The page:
When we wanted to sell our apartment, we mistakenly priced ourselves too low. It seemed like a natural fit to offer the house via an online auction, but would the Polish market be ready for home auctions?

Poland & Auctions

Online auctions are offered in Poland, but not for homes. The two biggest players are and Both of these have a commanding presence, but why don’t they allow home auctions?

Also, government auctions exist for repossessed homes. These auctions are conducted in-person, in each district. In order to bid in these auctions, prospective buyers must deposit a substantial amount of money (ie. $30k) in order to be able to bid and the full amount is due at the end of the auction. These auctions often have low turnouts due to lack of interest, inability to pay cash upfront, and the varied locations of each auction.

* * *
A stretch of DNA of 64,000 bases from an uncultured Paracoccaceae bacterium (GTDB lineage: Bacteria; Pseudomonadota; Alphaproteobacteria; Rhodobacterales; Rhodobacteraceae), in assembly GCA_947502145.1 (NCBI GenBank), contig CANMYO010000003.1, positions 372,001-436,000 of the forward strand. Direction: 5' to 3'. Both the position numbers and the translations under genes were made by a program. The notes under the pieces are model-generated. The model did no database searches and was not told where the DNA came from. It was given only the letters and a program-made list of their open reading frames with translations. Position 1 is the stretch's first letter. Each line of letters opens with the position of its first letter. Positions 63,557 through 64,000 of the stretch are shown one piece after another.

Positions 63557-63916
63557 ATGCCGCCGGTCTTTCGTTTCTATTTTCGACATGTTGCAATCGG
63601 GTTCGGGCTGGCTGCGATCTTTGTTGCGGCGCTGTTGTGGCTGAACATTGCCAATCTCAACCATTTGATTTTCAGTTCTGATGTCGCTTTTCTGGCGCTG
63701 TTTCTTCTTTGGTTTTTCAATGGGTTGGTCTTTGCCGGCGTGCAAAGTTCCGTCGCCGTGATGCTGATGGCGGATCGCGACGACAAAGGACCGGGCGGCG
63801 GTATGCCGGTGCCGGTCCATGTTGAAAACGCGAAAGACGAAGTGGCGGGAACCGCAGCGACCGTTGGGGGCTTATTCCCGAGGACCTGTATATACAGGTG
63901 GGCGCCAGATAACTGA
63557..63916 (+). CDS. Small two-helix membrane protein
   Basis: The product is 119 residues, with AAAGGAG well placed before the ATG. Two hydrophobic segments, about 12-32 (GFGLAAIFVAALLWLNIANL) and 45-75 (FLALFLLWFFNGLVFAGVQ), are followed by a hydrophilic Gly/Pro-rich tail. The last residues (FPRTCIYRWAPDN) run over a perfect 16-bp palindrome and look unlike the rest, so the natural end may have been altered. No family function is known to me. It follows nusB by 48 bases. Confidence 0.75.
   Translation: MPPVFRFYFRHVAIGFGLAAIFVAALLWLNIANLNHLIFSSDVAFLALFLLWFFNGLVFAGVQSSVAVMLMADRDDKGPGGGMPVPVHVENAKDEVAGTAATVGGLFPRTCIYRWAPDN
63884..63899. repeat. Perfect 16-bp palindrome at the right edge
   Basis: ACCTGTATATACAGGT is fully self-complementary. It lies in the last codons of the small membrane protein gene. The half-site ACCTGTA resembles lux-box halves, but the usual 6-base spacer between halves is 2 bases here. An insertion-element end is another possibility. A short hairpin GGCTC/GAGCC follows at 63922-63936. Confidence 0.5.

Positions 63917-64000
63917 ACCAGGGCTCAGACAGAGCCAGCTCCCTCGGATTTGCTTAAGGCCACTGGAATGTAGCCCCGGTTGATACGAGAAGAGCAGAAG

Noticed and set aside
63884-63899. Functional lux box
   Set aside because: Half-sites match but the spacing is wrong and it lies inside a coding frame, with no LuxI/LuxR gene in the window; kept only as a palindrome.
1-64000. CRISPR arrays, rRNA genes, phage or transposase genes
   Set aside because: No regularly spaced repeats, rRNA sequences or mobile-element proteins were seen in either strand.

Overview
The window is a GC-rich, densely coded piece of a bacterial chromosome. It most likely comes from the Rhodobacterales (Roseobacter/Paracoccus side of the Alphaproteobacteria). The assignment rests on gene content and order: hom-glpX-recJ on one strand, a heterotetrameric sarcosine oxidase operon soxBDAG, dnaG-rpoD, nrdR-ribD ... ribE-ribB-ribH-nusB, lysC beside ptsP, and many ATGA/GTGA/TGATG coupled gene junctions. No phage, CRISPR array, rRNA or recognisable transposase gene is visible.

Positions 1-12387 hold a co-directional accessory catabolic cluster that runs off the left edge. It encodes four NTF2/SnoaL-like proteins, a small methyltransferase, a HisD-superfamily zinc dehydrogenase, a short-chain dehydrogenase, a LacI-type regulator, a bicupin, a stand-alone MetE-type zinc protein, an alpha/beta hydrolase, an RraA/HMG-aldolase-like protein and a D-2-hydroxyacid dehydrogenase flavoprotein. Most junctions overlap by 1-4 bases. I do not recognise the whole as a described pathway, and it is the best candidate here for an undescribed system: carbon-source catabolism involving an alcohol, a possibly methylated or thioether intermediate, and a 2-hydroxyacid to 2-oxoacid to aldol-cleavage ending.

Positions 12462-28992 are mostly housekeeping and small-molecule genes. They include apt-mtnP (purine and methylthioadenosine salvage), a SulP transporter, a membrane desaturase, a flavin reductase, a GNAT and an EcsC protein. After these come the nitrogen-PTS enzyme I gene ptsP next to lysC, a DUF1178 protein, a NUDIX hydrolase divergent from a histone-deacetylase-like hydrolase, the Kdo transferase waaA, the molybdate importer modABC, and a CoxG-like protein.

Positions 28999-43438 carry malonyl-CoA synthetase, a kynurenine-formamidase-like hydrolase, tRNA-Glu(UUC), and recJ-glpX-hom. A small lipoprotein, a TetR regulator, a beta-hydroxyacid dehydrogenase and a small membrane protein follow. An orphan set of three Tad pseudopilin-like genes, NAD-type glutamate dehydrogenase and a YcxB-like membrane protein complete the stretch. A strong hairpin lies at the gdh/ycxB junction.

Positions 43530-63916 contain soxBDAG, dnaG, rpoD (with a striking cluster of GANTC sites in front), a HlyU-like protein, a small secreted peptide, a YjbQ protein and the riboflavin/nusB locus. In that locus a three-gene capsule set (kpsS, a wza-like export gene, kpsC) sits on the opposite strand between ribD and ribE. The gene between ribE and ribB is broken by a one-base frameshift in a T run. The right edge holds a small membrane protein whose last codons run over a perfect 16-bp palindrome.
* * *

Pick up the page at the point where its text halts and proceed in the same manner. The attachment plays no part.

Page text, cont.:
Is Poland ready for online Home auctions?

In 10 days, we needed to

1. Design the website layout
2. Create website content
3. Translate website content
4. Test prebuilt wordpress auction plugins
5. Stage all content to development servers
6. Move content to production
7. Final multiple user tests in production
PLUS we showed the apartment to 30+ people and completed paperwork to prepare for the sale.

Success would

1. Give users confidence that our site is legitimate and functional
2. Meet legal requirements in Poland/EU
3. Result in a significant price increase for the listed property

Business = Problems

Bidder Confidence

  1. We started the auction far below the market price we could have easily received. We wanted to show that a deal could be possible and hoped this would encourage participation. 
  2. A strong emphasis was placed on legal terms and conditions for site use. We wanted users to know what was expected of them and what they could expect from us. This was new territory for all of us and it was important to be honest about the challenges.
  3. Individual support was given to users who were not comfortable setting up an account with

Auction Plugins